Legal Scholarship

Course Information

Registration Information

Meeting Times

Day Time Location
TUE 2:30 - 5:10 pm JON 6.206

Evaluation Method

Type Date Time Location


This course is designed to acquaint students with the various genres of legal scholarship that can contribute both to the understanding of our legal system and to the practice of law. Three broad categories of legal scholarship will be read and discussed: (1) jurisprudential scholarship about the correct way to determine the internally-right answer to any legal-rights question in our legal system as well as about the existence of internally-right answers to legal-rights questions in our legal system, (2) analyses of the internally-correct answer to particular legal- rights questions or more general doctrinal questions, and (3) external-to-law analyses of the causes, consequences, "nature," or attractiveness of given bodies of law or legal-decisionmaking processes. To a significant extent, the course will be concerned with the contribution that philosophical, historical, sociological, and economic approaches can make to the study of these issues. The class will meet for three hours once a week. Each session will be divided into two 75-minute, related halves. Most weeks, the two halves will be taught by different presenters or sets of presenters who will discuss articles typically that they have written or occasionally that someone else has written that fall into a particular category. (In addition to the listed instructor, the course will be taught by something like 20 members of the law faculty and possibly some members of other faculties.) Each session will address not only the articles assigned themselves but wider issues the relevant genre of scholarship raises—for example, the jurisprudential assumptions behind a particular doctrinal article, the circumstances in which economic or historical analysis is internal-to-law and external-to-law, the prescriptive-moral relevance of economic-efficiency conclusions. In addition to having an obligation to participate orally in the class, students will be required to write four five-to-ten-page papers on the readings for particular weeks (that can address questions the presenters will pose in advance) and a longer (15-25 page) paper at the end of the course on one or more issues raised during the semester, on how (if at all) and why the course has or has not changed their view of legal education or their professional plans, and/or on anything else related to the course to which the instructor agrees. Within limitations associated with the value of spreading each student's writing evenly throughout the semester and the goal of having the same number of papers written each week, short-paper assignments will be based on student preferences. Short papers will not be assigned for the first two sessions or the last session of the course.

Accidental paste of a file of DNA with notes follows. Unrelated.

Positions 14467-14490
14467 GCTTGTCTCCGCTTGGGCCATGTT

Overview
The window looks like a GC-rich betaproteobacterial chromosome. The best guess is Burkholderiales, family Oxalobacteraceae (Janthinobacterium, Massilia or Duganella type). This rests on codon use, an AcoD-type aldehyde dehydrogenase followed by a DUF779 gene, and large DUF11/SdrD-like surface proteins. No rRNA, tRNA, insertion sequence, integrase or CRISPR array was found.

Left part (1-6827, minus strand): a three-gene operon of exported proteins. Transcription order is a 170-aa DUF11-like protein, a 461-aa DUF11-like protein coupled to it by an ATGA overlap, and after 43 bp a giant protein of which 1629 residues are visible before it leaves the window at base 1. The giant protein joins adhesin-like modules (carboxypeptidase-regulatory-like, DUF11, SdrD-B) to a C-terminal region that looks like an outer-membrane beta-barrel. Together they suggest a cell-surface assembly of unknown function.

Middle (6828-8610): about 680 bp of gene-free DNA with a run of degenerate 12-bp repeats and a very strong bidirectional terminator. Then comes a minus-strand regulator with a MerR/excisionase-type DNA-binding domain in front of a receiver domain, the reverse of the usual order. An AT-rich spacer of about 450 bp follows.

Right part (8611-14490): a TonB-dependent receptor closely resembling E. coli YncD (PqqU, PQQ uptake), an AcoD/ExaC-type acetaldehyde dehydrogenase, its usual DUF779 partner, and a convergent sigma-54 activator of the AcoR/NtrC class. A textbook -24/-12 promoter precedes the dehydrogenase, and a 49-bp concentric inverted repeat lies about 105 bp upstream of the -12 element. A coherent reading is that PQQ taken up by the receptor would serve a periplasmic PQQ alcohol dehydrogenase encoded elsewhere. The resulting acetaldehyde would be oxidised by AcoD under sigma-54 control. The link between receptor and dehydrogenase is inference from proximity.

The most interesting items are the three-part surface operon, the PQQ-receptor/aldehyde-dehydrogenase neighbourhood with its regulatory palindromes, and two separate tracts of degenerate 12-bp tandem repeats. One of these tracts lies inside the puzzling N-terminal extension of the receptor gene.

Textbooks ( * denotes required )

No materials required


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Important Class Changes

Date Updated
10/26/2023 Room(s) changed
10/25/2023 Room(s) changed